​Minimal Invasive Surgery

Minimal access surgery (MAS) or invasive surgery is undertaken with one or more small incisions instead of a large incision. The surgeon passes a telescope with a video camera through a small incision usually in the belly button into a body cavity. The surgeon then views the surgery on a TV monitor.

Surgical instruments are then passed through one or more other similar little incisions. The surgeon examines and operates on the area in question by viewing magnified images on a television. When the telescope is used to operate on the abdomen, the procedure is called laparoscopy. 

The advantages of minimal access surgery include quick recovery and return to normal activities, less need for pain medications, less risk of hernia formation, early mobilization which reduces risk of blood clots, less chance of infection and is cost effective as the hospital stay is reduced.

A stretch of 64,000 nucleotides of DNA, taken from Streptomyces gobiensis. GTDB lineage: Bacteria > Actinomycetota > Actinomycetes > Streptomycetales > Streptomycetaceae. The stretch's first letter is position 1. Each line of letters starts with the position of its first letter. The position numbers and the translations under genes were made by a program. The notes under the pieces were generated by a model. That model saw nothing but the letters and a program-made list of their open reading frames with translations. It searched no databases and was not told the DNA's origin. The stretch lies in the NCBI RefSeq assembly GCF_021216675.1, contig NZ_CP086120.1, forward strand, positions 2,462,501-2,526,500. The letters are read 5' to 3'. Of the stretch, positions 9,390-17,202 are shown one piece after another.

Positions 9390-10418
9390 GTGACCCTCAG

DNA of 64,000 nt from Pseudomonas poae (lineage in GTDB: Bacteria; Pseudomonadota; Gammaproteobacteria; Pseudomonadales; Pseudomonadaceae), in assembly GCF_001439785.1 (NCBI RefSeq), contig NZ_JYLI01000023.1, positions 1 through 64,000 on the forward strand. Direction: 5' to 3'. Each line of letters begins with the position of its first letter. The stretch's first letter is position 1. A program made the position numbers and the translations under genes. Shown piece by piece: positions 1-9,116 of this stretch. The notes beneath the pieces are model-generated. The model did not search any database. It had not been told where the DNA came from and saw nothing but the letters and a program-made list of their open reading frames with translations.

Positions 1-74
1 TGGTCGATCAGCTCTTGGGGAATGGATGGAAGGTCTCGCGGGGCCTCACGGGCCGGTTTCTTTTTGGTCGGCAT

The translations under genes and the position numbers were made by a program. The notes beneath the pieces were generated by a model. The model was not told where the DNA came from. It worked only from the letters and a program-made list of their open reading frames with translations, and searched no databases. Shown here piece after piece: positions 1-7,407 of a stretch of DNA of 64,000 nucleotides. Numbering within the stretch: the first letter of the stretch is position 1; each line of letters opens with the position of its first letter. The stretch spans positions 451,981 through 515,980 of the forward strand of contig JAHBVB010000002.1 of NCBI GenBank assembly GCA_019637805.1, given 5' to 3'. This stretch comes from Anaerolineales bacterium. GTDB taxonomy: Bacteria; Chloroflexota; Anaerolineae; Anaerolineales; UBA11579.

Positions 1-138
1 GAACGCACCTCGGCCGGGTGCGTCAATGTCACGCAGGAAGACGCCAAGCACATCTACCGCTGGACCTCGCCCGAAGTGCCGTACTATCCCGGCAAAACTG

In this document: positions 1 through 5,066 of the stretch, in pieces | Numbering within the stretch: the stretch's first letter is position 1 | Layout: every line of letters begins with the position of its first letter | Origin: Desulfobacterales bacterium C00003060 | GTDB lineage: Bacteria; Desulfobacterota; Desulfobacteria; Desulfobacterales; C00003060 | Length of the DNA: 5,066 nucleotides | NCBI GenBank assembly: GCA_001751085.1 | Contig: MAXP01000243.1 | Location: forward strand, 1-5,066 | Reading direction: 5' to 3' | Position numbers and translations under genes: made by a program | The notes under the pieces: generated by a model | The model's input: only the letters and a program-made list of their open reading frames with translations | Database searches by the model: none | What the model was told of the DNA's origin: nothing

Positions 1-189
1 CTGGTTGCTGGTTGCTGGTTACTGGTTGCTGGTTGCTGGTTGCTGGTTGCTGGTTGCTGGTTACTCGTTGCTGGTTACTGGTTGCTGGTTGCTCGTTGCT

At AKUH, we undertake most of our operations through keyhole (minimal access) and we are a training centre in this type of surgery. Our residents (post-graduate students) have to achieve a certain minimum level of competence to be allowed to independently practice at the end of their training.

Operations include laparoscopic for ectopic pregnancy, sterilization, removal of ovarian cysts, excision of endometriosis, removal of the womb and prolapse fixing. 

Prior to the surgery patients are seen by faculty who discuss the merits and demerits of the various routes of surgery.